‘Tasha’ has grown beyond being the name of an individual fan of Jayso. It has come to symbolise all of his “core fans.” ‘Making Tasha Proud’ has, in the same vein, also come to represent, essentially, Jayso’s ultimate artistic mission: to make his core fans proud. After many years of postponements and anticipation, Jayso finally dropped his debut album, Making Tasha Proud, in 2015 – a project which was undoubtedly worth the wait. After that release, Jayso went on to release a surprise EP on his birthday in June this year, titled ’01/06.’

In this yoyo tinz dialogue with Moshood, Making Tasha Proud takes centre stage; as it is explored – from it’s songs all through to it’s themes. Jayso also shares his thoughts on love vis a vis rap music, and some insights into the coinage ‘GH RAP.’

 ‘Making Tasha Proud’ is arguably your most popular song. Incidentally, it’s that Jayso song in which we hear the most Twi. Would you then say that language had anything to do with the success of the song?

– It was a factor but I do not think that is the main reason why the song enjoyed the success it gained. From the afro-beat/hip-hop fusion in the instrumental to A.I’s captivating chorus, the message and my rap-style. Everything about the song is nothing short of amazing. However, we cannot deny the fact that language has been a major factor especially for musicians in the hip-life/hip-hop genre.

 ‘Tasha’ (and making them proud) has become a very symbolic thing for you as an artiste. Would you please tell us a bit more about this symbolism?

-“Tasha” represents all my core fans. The frequently asked question is “Who is Tasha?”. Tasha is Jayso’s biggest fan. For artists like me, making the core fan proud is the highlight. There’s been times I wanted to hang the mic and pursue other interests but I keep going because there are people out there who look up to me and gain a lot of inspiration from my music. I have to keep making them Proud.

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Your daughter, Nessa, is featured on the album. How did that collaboration come about?

Nessa hangs out in the studio with me a lot. I was recording the intro to the beat and heard her rapping along. I asked her to join me in the booth and let’s just say “My Daddy Is A Champ” happened.

 Quite a number of rappers have insinuated that love (or more specifically, romantic love) is not a rapper thing. You however prick holes into these suggestions by making a significant amount of love songs (beautiful ones too) that explore love in a broad range; and in most of these songs you’re quite sentimental. In light of all this, what’s your view on that standpoint, and also, what’s your idea/definition of love?

Rap is nothing without a message. I like to rap/sing about different topics and love, to me, is the most important message. I disagree when people say it’s not a rapper thing. Perhaps those people would rather listen to rappers talking about guns and drugs. FYI, some of the biggest hip-hop artists and I mean global hip-hop artists have recorded “Love Songs”. From L.L Cool J to DMX to Nas to Jay Z to Method Man to …. should I keep going?

 You seem to be very concerned with the depth and overall quality -or lack thereof- of the rap music that comes out of here these days. What, in your estimation, is an all-round, good (rap) music?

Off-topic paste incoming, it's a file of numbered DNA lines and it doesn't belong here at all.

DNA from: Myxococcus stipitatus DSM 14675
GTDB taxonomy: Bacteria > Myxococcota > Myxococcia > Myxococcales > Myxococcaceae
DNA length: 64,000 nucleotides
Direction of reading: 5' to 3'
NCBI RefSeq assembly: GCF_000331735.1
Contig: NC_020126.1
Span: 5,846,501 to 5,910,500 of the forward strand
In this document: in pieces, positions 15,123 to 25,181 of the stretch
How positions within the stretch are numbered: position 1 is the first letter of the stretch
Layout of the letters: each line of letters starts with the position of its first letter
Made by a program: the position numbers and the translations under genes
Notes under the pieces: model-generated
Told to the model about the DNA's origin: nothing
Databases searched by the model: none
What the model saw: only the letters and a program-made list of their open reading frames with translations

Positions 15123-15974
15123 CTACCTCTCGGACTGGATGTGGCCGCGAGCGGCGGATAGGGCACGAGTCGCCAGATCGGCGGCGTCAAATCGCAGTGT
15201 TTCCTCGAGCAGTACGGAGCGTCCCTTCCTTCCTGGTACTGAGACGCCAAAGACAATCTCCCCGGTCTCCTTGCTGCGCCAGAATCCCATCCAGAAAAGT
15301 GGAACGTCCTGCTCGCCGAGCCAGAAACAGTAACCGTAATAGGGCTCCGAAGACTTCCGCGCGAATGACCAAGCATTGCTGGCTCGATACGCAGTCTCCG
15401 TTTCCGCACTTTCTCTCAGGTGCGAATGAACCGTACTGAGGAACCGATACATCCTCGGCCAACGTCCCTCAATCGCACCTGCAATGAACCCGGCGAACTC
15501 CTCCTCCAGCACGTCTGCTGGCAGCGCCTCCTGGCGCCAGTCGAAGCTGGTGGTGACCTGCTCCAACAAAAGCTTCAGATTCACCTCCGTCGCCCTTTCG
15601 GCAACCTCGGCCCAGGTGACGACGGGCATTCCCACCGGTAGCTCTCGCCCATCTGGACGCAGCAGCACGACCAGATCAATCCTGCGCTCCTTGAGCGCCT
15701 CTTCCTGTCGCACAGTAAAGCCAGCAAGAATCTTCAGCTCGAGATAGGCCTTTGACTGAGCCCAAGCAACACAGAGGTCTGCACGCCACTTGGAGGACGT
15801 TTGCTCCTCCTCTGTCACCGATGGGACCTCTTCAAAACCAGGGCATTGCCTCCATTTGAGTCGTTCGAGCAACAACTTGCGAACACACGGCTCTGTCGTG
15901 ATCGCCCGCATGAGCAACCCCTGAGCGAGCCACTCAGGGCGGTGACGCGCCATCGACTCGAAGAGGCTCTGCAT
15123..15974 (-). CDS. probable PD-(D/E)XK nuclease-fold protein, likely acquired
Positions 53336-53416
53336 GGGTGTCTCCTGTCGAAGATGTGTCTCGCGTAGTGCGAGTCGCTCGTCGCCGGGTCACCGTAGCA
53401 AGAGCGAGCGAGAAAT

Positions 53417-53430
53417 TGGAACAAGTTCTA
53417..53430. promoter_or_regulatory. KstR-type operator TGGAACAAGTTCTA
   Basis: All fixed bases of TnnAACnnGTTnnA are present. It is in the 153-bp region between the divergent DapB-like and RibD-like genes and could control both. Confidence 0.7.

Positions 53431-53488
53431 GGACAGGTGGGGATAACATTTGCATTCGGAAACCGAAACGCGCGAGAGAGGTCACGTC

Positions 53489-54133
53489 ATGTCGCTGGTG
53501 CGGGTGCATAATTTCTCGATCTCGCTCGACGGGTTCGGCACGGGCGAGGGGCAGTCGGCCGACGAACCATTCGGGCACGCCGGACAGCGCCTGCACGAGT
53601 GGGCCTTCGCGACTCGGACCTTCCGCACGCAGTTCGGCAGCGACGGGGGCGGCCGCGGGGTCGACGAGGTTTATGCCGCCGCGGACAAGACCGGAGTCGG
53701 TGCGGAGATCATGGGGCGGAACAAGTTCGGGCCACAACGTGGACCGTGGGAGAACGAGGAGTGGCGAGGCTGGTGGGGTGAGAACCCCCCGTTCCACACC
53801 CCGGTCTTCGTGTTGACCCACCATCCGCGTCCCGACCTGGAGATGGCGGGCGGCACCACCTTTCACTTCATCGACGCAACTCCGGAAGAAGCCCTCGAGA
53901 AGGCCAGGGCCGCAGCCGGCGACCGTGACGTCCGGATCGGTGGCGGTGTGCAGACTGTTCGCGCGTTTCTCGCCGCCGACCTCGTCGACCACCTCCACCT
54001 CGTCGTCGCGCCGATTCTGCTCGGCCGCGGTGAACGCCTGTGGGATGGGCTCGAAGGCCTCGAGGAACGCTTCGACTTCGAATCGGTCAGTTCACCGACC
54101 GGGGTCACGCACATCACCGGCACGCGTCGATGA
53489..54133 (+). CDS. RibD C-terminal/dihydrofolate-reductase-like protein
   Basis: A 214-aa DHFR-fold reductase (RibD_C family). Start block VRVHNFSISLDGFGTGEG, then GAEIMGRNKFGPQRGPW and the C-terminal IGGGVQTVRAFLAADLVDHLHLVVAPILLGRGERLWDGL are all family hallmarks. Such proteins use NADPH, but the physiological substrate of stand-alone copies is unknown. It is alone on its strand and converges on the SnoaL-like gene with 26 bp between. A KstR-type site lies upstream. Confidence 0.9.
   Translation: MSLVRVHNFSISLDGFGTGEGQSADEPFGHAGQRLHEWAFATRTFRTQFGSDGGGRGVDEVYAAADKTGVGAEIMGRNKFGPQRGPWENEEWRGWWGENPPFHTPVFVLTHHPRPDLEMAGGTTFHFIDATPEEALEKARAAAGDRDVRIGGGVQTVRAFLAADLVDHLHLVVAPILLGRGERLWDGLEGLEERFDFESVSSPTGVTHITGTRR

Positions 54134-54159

A well crafted song does it for me. Lyrics, composition, instrumentation, engineering etc. I pay attention to detail. If it’s not well crafted, I cannot enjoy it.

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What exactly is Gh Rap? And is it distinct from Hiplife? If so, what are the nuances that set Gh Rap apart?

To understand the term, one needs to understand how it started. GH-Rap came about at a time when english/pidgin rappers did not have a place in Ghanaian Music. It is not a genre and not so different from hip-life except we couldn’t associate with hip-life because around the time (2005) the hip-life sound had changed completely. Rap music from Ghana (GH-Rap) started as a in-house term amongst the Skillions to give us an identity. What started as an in-house thing quickly became an industry term.

A close listen to your album reveals an interesting relationship between you and social media: with trolls and fans etc. Tell us about this.

Nothing here that isn’t “normal” for anyone pursuing a dream

 Do you have any thoughts to share on fashion in Ghana in relation to Hip Hop?

Nope. Rock what you wanna rock. I’m more interested in the message in the music

 At your album launch you disclosed that there was a Skillions Old Generation album in the works. For the benefit of those who were not present, kindly touch on this again.

We are working hard to make this happen. That’s all i’ll say for now.

 What’s your fondest Skillions memory?

Hanging in the studio with the guys. Anytime we got together to make music.

Complete this: Rap music is not ………………. for everybody

Listen

“I can feel the pressure. Fans fiending for a new jam for the leisure but wait. I refuse to hand you this treasure. How about you pay me? Make me rich forever” 
Those are lines taken from the first verse of Jayso’s new song, ______ – which sheds light on how he feels about music lovers who only get songs for free, yet have the most  opinions and criticisms of musicians and their success.
The tweet below gives us more than enough reason to believe that Jayso’s shots really hit some raw nerves – with fans feeling guilty for being the ‘free downloader’ in question .
This might just be the song that’ll make Jayso rich forever; who knows?
PHOTO BY: fullishart@wordpress.com

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